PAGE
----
Where I really excel at though is air hockey. Man I love that game. I turn in to a beast when I play, and I haven't been beaten by anyone in years. Dave refuses to play me now as I am so aggressive! It works well with my ultra competitive side, that normally only comes out when playing air hockey, or playing board games, especially ones that rely on having good general knowledge and knowing lots of useless shit!
I don't mind watching a bit of sport on TV either, test cricket is always good to have on in the background of a hot summers day, and the one dayers and 20/20 aren't so bad either. Tennis is ok, but only if there is nothing else on, it's not a must watch for me. I also don't mind a bit of Rugby League action, but only if the Panthers are playing!
But when it comes to professional sport, I'd much rather see it live. There is nothing better than being there in the crowd for a one day cricket match, or standing on the sidelines screaming at the players at an NRL game. I'm pretty passionate when I'm there in person, and I've been told more than once to keep it down by other spectators at matches! I came away from the 2003 NRL Grand Final game, and every State of Origin match I've been lucky enough to attend, with absolutely no voice left for days afterwards.
You'll only get this is you're a diehard SOO fan. You'll only appreciate it if you're a fan of the right team. NSW that is!
In 2011 we went to the second game of the State of Origin match and I had people telling me to calm down, worrying that I might go in to labour. I was halfway through being pregnant with Punky and I guess people thought the excitement would be too much for me and that a pregnant woman shouldn't be screaming things like "Break a leg!" to the players on the field! But I can't help it, I just get so excited when I go to a game.
I'm quite partial to a bit of motorsport too. I had to be, growing up with a Dad who lives and breathes cars, not to mention works in the car industry. I love Rally driving and have been privileged to have a go in an Australian rally champions winning car, as well as having gotten to drive around a skid pan getting pointers on doing handbrakies with said champion rally driver. The perks of having a Dad who's good friends with some of the motorsport world. Sitting in the press box at Bathurst is pretty awesome too, and there is nothing quite so exciting as the sound of all those V8's revving their engines at the start of a race, or the energy and adrenaline that courses through the pits in the middle of the race.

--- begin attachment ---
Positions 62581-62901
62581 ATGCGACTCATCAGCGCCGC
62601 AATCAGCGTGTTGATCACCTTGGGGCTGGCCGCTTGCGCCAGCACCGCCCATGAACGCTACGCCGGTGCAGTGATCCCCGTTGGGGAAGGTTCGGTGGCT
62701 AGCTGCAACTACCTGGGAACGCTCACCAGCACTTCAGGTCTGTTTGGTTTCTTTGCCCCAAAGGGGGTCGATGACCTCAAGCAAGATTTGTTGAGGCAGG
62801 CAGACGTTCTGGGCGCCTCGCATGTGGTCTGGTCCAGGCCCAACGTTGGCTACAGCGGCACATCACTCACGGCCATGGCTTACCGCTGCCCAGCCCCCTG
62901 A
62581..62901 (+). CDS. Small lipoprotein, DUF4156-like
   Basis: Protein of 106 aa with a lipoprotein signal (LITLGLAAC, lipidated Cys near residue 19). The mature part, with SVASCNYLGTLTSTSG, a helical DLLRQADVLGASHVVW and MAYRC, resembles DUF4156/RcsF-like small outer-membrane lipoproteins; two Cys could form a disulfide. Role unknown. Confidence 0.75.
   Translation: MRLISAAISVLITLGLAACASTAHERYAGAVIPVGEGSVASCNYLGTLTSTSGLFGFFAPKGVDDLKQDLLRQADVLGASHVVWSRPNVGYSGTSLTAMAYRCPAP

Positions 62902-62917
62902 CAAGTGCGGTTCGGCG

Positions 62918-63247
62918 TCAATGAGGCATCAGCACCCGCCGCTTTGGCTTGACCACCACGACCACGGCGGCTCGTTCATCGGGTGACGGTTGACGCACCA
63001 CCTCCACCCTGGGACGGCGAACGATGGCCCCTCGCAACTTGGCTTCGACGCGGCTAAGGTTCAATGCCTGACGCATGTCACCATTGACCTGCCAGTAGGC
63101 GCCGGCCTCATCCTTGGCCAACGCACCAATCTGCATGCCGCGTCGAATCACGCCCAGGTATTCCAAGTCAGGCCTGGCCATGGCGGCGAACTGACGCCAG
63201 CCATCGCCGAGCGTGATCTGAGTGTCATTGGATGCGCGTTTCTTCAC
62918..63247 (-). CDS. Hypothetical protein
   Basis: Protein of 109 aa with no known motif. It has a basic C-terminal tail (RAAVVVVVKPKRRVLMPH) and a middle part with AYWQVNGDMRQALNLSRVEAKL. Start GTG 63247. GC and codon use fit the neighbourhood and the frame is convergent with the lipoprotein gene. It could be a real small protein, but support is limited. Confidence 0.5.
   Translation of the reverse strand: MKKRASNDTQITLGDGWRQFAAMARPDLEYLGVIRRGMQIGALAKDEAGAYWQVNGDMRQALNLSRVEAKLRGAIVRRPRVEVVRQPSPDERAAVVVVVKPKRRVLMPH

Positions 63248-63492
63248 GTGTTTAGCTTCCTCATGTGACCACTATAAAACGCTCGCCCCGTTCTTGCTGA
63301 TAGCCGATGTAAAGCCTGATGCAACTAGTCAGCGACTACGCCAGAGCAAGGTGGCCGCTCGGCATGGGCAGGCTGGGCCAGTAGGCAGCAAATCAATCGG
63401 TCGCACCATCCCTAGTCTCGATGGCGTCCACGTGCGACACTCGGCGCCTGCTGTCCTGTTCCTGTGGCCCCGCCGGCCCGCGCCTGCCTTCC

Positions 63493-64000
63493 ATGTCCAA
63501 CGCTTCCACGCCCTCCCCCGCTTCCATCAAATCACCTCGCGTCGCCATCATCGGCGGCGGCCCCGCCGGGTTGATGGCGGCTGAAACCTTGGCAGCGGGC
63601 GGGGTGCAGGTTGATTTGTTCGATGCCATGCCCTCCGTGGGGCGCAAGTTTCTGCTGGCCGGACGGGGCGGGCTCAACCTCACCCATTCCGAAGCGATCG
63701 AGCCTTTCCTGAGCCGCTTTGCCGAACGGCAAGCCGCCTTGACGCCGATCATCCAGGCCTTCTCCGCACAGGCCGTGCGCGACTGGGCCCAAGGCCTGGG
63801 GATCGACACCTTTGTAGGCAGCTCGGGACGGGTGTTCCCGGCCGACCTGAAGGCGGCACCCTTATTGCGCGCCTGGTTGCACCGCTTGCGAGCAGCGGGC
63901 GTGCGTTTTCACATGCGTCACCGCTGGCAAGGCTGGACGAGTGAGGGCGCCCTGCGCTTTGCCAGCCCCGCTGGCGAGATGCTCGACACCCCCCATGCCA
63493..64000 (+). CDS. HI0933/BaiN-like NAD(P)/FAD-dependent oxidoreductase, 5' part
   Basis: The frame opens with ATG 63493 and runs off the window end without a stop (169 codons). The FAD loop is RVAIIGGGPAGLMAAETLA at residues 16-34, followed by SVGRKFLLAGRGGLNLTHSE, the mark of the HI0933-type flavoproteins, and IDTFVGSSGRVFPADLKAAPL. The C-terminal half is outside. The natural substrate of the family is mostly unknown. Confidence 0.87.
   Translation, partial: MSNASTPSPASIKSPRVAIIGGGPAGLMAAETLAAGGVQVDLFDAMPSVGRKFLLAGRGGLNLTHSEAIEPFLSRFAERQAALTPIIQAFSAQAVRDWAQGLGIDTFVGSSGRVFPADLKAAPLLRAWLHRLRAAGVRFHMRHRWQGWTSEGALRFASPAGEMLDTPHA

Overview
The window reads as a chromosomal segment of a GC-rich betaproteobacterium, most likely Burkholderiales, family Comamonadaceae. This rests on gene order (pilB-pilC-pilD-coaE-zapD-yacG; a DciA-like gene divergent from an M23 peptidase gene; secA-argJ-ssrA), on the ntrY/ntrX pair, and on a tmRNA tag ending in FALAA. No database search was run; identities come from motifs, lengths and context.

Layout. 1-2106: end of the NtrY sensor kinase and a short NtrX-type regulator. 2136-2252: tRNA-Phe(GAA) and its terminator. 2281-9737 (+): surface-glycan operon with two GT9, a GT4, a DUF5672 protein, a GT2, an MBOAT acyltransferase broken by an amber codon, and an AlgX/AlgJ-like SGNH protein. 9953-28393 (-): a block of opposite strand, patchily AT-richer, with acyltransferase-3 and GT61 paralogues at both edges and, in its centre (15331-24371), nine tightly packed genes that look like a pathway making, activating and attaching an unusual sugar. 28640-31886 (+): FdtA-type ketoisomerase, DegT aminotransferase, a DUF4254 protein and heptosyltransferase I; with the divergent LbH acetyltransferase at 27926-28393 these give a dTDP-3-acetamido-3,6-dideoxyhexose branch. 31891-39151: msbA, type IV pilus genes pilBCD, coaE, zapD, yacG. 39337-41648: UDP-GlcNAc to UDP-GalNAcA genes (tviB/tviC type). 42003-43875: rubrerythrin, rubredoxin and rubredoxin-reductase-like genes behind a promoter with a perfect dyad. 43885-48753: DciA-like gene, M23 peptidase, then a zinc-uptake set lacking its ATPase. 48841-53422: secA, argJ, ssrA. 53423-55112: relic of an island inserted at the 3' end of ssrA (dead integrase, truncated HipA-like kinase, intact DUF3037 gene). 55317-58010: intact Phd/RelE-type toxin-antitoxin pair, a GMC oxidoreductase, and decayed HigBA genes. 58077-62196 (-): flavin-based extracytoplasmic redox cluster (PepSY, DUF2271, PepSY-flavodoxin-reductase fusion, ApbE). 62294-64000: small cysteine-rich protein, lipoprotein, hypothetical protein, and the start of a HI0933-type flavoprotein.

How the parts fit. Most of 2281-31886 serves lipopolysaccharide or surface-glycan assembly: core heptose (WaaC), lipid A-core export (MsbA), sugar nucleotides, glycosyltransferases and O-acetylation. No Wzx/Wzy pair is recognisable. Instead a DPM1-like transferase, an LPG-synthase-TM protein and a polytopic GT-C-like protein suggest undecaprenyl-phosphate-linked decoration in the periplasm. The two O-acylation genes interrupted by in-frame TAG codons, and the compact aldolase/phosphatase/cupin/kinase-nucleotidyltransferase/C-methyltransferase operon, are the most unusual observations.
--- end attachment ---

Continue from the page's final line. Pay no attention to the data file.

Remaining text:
So that's my story. I really wish there had been more encouragement for girls to play and be involved in sport when I was in primary school. When I think of all the fun I missed out on, because I was self-conscious and scared of being ridiculed by the boys, it makes me sad. I hope my girls are lucky enough to go to school with boys who won't be so mean about them doing sport. And I hope I'm able to instill enough self-confidence and love of sport in them that it won't matter if the boys are horrible, they are gonna get in there and give it a go anyway.
Did you enjoy doing sport at school or did you avoid it like the plague? Do you like to attend professional sporting matches?